Landscape, imagery and symbolism in Alejandro Jodorowsky's 'El Topo'

Melia, Matthew (2020) Landscape, imagery and symbolism in Alejandro Jodorowsky's 'El Topo'. In: Broughton, Lee, (ed.) Reframing cult westerns : From The Magnificent Seven to The Hateful Eight. London, U.K. : Bloomsbury Academic. pp. 93-110. ISBN 9781501343490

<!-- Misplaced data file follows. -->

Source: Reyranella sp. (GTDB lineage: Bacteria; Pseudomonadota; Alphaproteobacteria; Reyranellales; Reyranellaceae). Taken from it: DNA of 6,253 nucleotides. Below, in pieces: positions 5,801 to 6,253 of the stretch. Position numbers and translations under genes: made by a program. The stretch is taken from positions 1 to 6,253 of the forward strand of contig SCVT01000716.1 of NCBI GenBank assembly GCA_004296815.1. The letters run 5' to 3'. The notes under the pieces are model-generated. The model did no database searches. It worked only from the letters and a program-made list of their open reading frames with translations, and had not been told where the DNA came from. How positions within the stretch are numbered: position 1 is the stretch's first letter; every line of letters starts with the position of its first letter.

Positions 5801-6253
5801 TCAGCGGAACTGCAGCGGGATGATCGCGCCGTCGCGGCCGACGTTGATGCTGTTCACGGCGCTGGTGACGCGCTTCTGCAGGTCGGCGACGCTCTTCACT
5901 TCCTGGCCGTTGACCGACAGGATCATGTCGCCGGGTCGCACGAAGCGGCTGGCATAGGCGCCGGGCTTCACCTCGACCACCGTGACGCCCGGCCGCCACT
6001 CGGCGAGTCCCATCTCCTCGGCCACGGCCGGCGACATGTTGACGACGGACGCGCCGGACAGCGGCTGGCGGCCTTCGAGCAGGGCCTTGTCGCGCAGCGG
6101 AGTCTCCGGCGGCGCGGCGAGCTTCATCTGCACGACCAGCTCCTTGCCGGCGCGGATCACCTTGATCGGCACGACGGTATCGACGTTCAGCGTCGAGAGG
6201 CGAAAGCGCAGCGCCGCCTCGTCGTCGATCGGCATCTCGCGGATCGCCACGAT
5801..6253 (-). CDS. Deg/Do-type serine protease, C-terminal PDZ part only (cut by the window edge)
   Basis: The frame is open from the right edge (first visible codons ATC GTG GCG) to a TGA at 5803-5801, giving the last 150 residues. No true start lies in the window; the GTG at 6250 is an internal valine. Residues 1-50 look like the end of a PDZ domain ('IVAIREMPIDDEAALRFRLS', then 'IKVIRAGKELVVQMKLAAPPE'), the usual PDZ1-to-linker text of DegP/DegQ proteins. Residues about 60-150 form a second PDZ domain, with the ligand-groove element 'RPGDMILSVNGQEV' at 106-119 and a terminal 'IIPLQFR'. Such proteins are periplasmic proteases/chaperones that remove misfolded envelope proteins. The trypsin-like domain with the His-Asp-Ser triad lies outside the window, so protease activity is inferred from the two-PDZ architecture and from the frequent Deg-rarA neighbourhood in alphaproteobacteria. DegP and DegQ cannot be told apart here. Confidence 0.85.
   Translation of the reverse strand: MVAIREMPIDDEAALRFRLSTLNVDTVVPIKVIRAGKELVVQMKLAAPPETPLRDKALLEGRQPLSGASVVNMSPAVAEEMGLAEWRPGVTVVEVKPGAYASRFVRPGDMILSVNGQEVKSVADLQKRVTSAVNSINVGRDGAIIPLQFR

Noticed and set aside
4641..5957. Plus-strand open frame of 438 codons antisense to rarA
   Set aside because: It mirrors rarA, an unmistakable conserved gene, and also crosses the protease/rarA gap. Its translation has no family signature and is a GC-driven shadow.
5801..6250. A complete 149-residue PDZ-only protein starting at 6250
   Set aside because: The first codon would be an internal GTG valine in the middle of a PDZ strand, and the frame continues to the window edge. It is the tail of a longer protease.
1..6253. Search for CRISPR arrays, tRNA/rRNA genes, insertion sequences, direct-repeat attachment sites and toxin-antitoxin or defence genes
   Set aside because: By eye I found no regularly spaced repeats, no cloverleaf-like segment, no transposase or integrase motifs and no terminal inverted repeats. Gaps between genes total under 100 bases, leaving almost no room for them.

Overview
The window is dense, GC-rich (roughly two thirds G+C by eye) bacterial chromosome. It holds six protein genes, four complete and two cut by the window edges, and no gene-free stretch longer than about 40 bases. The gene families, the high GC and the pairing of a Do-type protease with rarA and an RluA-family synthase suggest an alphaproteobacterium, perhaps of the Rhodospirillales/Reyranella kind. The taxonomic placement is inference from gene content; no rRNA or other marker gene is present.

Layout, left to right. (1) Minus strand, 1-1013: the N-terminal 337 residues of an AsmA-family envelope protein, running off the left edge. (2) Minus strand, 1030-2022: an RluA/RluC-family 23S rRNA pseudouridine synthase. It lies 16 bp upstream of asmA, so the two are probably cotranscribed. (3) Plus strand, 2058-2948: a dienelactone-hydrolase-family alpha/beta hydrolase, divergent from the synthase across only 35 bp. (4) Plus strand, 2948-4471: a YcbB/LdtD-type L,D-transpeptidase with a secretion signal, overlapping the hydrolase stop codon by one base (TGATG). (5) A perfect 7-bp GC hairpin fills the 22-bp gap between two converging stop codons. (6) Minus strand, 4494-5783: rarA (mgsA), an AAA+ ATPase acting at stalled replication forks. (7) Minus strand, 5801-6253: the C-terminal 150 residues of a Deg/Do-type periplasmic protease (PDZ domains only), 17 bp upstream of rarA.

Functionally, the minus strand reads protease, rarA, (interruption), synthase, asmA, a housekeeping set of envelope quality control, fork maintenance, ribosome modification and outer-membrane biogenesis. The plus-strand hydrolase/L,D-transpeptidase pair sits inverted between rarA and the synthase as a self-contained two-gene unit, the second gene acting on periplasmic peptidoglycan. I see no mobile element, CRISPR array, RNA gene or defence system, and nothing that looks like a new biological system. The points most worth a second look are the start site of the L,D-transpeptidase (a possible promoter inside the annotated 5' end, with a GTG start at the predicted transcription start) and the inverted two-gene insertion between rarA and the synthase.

This chapter offers a discussion of Alejandro Jodorowsky’s transgressive cult western El Topo (Mexico, 1970) and its presentation of the desert landscapes and wastelands of Mexico as a spaces of metamorphosis, apocalypse and extinction and it argues that the film is as preoccupied with the traditions of the European post war theatrical avant-garde as it is in the popular cinematic traditions of such directors as Sergio Leone or John Ford. Jodorowsky’s formative years were spent in post war Paris mixing with the left wing, post war intellectual milieu. It was here that he formed his working relationship with the playwright Fernando Arrabal, came into contact with the Theatre of the Absurd and the work of Irish dramatist and writer Samuel Beckett and absorbed the influence of Antonin Artaud and the Theatre of Cruelty. This chapter argues that one of the many ways in which El Topo displaces the western, distancing it from its generic roots, is by filtering the genre through the prism of this post war intellectual milieu. I will discuss how Jodorowsky locates the film within a landscape which is resonant with the landscapes of both Beckett and Artaud, as well as noting also how the director deliberately and knowingly incorporates Beckettian and Artaudian imagery within the film’s mise-en-scene, scattering these images across the this brutal, arid, existential landscape. Drawing on research carried out in the archives of the British Film Institute as well as the work of critics and writers such as Ben Cobb, J.Hoberman; Jonathan Rosenbaum, Stephen Barber; Christopher Frayling, Doyle Green; Jim Knowlon, Austin Fisher and others, the chapter seek to present an understanding of the landscape in El Topo: its imagery and symbols, the ways in which it deconstructs and distances the myths of the Hollywood Western through its marriage to a seemingly disparate cultural context. It will offer an in depth discussion of how Jodorowsky engages the aesthetic, revolutionary and aesthetic concerns of both Antonin Artaud and Samuel Beckett. Drawing critically on texts such as Richard Slotkin’s Gunfighter Nation: The Myth of the Frontier, the chapter will discuss the journey of the gunfighter through the space of the landscape as well as the presentation the grotesque and absurd body in relation to this wasted landscape and consider how the landscape becomes a contested space of violence, corporeal assault, decay, change and metamorphosis. Keywords: El Topo, Alejandro Jodorowsky, Westerns, Samuel Beckett, Antonin Artaud, avant-garde, the absurd, theatre, cruelty, Waiting for Godot

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